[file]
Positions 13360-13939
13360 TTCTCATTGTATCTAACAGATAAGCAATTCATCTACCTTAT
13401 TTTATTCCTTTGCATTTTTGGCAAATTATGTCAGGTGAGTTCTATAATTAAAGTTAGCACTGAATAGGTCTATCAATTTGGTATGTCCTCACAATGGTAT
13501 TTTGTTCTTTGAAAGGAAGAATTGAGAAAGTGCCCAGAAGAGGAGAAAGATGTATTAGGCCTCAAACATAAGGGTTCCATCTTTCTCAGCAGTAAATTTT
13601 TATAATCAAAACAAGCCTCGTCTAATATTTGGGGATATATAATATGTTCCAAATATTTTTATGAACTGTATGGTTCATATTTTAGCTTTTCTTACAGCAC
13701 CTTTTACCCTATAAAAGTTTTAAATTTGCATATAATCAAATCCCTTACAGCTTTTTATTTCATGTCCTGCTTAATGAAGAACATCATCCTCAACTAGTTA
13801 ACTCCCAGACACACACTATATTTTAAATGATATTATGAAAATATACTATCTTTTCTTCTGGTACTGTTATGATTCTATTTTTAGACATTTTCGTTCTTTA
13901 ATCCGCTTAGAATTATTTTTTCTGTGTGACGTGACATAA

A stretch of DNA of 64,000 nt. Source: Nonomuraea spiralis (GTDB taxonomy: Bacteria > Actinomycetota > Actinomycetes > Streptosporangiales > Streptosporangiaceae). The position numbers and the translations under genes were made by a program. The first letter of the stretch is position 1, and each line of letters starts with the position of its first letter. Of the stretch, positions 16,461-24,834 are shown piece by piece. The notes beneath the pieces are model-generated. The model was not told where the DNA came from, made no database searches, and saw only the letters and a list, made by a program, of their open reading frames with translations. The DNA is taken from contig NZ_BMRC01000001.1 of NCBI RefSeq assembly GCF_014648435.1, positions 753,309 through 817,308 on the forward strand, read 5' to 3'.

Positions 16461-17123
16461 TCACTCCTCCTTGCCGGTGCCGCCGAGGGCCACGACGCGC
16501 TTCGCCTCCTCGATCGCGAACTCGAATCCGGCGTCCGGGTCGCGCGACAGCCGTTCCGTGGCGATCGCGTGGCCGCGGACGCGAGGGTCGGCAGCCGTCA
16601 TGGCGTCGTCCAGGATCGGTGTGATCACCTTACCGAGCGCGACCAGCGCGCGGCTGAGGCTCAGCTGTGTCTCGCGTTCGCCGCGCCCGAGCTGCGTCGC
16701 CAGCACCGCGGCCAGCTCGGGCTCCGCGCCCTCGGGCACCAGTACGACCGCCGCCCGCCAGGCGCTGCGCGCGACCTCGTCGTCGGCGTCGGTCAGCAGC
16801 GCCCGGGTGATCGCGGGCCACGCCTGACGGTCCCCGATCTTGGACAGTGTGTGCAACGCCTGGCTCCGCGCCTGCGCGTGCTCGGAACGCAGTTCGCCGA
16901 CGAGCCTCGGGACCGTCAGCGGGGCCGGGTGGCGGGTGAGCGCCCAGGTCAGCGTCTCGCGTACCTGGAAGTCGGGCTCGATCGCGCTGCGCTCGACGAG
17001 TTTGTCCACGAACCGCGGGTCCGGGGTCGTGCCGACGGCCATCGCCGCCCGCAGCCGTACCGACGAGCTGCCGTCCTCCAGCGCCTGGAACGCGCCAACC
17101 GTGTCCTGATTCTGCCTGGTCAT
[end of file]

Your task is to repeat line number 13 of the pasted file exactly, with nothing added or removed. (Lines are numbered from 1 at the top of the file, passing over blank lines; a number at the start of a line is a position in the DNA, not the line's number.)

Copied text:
16601 TGGCGTCGTCCAGGATCGGTGTGATCACCTTACCGAGCGCGACCAGCGCGCGGCTGAGGCTCAGCTGTGTCTCGCGTTCGCCGCGCCCGAGCTGCGTCGC